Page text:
One day after finishing her meditation, Sudhamani (young Amma) came out of the tiny shrine room. She was suddenly overwhelmed with the feeling that she was a small child, and that Nature was the Divine Mother. In that mood she crawled like a baby on all fours to the base of a coconut tree. Sitting there shedding tears, she pleaded, “Mother... my Mother... why are You hiding from my sight? I know that You are hiding in this tree. You are in these plants, You are living in these animals, these birds! The earth is nothing but You. O Mother, how You conceal Yourself in the ocean waves and in the cooling breeze! O Mother, my elusive Mother!...” The next moment she embraced the coconut tree, feeling that it was the Divine Mother.

Sometimes Sudhamani lay down, but not to rest, as she had no fondness for sensuous pleasure. While lying on the bare ground, she would gaze endlessly at the infinite sky, the silvery clouds, the shining sun, the glittering stars, the soothing moon.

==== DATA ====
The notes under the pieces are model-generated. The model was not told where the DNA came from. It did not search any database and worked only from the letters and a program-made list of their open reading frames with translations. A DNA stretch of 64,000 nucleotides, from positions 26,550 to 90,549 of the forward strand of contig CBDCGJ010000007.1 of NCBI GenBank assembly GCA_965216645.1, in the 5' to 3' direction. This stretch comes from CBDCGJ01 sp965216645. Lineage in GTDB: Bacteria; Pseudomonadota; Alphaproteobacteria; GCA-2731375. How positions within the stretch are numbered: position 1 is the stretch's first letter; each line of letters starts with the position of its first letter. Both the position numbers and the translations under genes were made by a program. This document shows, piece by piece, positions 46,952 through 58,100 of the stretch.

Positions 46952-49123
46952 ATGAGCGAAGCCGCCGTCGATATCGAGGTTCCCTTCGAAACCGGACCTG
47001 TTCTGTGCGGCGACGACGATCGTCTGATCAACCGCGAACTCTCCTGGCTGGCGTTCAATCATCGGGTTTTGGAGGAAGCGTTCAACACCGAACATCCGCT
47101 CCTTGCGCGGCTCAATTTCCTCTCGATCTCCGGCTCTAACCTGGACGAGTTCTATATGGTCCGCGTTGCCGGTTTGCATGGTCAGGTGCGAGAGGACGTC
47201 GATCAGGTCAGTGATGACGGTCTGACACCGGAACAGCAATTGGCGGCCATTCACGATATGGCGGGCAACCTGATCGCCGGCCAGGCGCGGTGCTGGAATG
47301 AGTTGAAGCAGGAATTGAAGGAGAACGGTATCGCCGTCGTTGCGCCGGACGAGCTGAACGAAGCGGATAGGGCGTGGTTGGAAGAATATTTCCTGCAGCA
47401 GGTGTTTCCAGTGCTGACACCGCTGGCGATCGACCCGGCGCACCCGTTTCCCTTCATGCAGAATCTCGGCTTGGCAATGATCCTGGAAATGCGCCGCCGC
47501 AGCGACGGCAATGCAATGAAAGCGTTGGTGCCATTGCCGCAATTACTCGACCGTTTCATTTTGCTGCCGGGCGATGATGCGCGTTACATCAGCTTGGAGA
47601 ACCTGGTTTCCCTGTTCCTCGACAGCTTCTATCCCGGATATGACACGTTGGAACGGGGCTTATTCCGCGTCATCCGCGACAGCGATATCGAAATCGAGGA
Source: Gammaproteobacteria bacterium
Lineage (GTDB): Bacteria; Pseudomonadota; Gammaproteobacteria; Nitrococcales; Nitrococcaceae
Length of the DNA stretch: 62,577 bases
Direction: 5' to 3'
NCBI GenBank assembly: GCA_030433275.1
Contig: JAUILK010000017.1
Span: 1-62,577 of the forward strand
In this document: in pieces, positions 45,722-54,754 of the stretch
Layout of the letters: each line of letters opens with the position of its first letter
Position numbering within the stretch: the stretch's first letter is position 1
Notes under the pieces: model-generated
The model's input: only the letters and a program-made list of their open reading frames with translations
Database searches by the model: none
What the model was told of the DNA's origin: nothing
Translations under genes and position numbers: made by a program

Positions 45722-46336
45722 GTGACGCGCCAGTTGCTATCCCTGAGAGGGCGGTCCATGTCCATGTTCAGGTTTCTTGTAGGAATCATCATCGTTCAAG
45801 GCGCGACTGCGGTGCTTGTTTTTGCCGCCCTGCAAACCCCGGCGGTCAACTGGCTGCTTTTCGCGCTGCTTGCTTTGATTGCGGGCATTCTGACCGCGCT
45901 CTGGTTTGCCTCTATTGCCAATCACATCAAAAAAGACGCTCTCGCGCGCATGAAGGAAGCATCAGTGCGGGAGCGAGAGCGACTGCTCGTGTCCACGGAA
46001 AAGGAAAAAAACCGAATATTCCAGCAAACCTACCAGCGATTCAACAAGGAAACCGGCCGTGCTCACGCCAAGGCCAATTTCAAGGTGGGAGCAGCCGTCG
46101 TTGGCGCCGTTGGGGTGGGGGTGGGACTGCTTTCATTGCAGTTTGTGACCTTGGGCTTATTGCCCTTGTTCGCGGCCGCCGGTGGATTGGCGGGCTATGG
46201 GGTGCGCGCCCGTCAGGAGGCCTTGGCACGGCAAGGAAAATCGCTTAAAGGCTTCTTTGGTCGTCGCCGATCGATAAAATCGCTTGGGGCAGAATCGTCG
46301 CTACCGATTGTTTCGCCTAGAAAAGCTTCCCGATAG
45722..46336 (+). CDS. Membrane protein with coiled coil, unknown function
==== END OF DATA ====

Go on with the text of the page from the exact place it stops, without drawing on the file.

When dark storm clouds gathered overhead, Sudhamani no longer saw Sri Krishna in them, but imagined the long, cascading, curly hair of the Divine Mother. Each object suspended in the infinite heavens became a sign of the presence of Devi. As she lay under the sky, she never slept, but remained in a state of tear-filled supplication to the Supreme Mother of the Universe.

Referring to those days, Sudhamani later recalled, “While walking I used to repeat the Divine Name with every step. I took each step only after chanting the mantra. Should I forget to chant the mantra while taking a step, immediately I stepped backwards. Having withdrawn the step, I would repeat the mantra. Only then would I proceed.

If I happened to be engaged in any external activity, I used to decide beforehand to chant the mantra a certain number of times before finishing the task. While bathing in the river, before plunging into the water, I used to resolve to chant the mantra a certain number of times before coming to the surface. I never had a Guru, nor was I ever initiated by anyone and given a particular mantra. The mantra which I used to chant was ‘Amma, Amma’ (Mother Mother).”

From the biography of Mata Amritanandamayi written by Swami Amritaswarupananda